Sunday, 4th June 2023

Averting a looming strike by doctors

By Editorial Board
29 January 2023   |   3:00 am
Health authorities in the country, led by the Health Minister should not treat the reported plan by resident doctors to embark on a nationwide indefinite strike with levity.

Health authorities in the country, led by the Health Minister should not treat the reported plan by resident doctors to embark on a nationwide indefinite strike with levity. The warning been given about two weeks ago, and reiterated some days back. It will be unfortunate if government ignores the warning and allow the threat to become a reality. On too many occasions, such warnings had been neglected until it was too late, giving vent to situations of huge collateral damages, such as the eight-month or so strike by university teachers from which the education system is still reeling.

For a country suffering from acute health facilities deficiencies, and medical personnel moving in droves out of the country for greener pastures and environment that is more conducive to professional fulfillment, a strike action by doctors at this time will undoubtedly occasion serious harm to the lives and health of Nigerians, particularly the common Nigerians. Government should rise to the occasion and avert the impending strike in the public interest.

According to reports, the National Association of Resident Doctors (NARD), has written to the Minister of Health, Osagie Ehanire, intimating him of its plan to lead doctors in public health facilities on another round of industrial action if its lingering demands were not addressed. Members of the association in public hospitals, in the letter, reportedly said its National Executive Council meeting had been scheduled for January 24 to 28, 2023 to deliberate on the issues, noting that the decision to either embark on the strike or not would be determined at the meeting.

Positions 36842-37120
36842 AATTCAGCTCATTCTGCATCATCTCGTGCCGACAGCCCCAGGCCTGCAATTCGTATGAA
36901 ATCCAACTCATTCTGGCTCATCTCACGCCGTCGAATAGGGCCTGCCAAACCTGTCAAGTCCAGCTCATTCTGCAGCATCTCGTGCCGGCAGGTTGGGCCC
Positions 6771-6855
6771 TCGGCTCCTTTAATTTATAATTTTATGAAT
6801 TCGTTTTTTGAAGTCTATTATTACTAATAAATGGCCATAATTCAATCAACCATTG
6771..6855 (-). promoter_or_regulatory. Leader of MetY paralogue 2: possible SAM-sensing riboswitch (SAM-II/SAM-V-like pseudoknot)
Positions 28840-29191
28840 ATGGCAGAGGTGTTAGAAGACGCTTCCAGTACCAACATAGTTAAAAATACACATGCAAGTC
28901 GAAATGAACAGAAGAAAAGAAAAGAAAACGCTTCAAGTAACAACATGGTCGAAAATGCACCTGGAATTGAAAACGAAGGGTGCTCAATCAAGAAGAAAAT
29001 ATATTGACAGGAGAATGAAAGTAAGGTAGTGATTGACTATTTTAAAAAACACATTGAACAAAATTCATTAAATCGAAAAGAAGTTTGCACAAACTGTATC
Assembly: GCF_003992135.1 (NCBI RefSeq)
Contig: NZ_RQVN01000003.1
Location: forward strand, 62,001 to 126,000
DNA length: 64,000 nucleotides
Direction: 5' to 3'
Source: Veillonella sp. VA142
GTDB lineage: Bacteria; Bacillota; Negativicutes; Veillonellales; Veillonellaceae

The issues listed in the letter signed by NARD President, Dr. Emeka Orji, included omitted 2020 MRTF payment; irregularities in the new MRTF circular inconsistent with the Medical Residency Training Act, existing Collective Bargaining Agreements and current economic realities and Review of CONMESS salary Structure.

The letter, tagged: ”Imminent National Industrial Disharmony in Health Sector: A Matter of Urgent Administrative Importance“ was copied the Senate President, Speaker of the House of Representatives, Director Budget Office, Chairman, Nigerian Governors’ Forum, IGP, among others.

It noted that the NARD issued an ultimatum to the Federal Government six months ago on account of lingering unresolved issues affecting its members, including the irregularities in the new circular on upward review of the Medical Residency Training Fund (MRTF), outstanding payment of the arrears of the new hazard allowance, nonpayment of the skipping arrears for 2014, 2015 and 2016.

Other demands are nonpayment of the consequential adjustment of minimum wage to some of its members, delay in the upward review of the Consolidated Medical Salary Structure (CONMESS), Salary arrears of its members in State Tertiary Health Institutions running into several months, including Abia, Imo, Ondo, Ekiti and Gombe States, and non-domestication of the Medical Residency Training Act (MRTA) in most states across the Federation.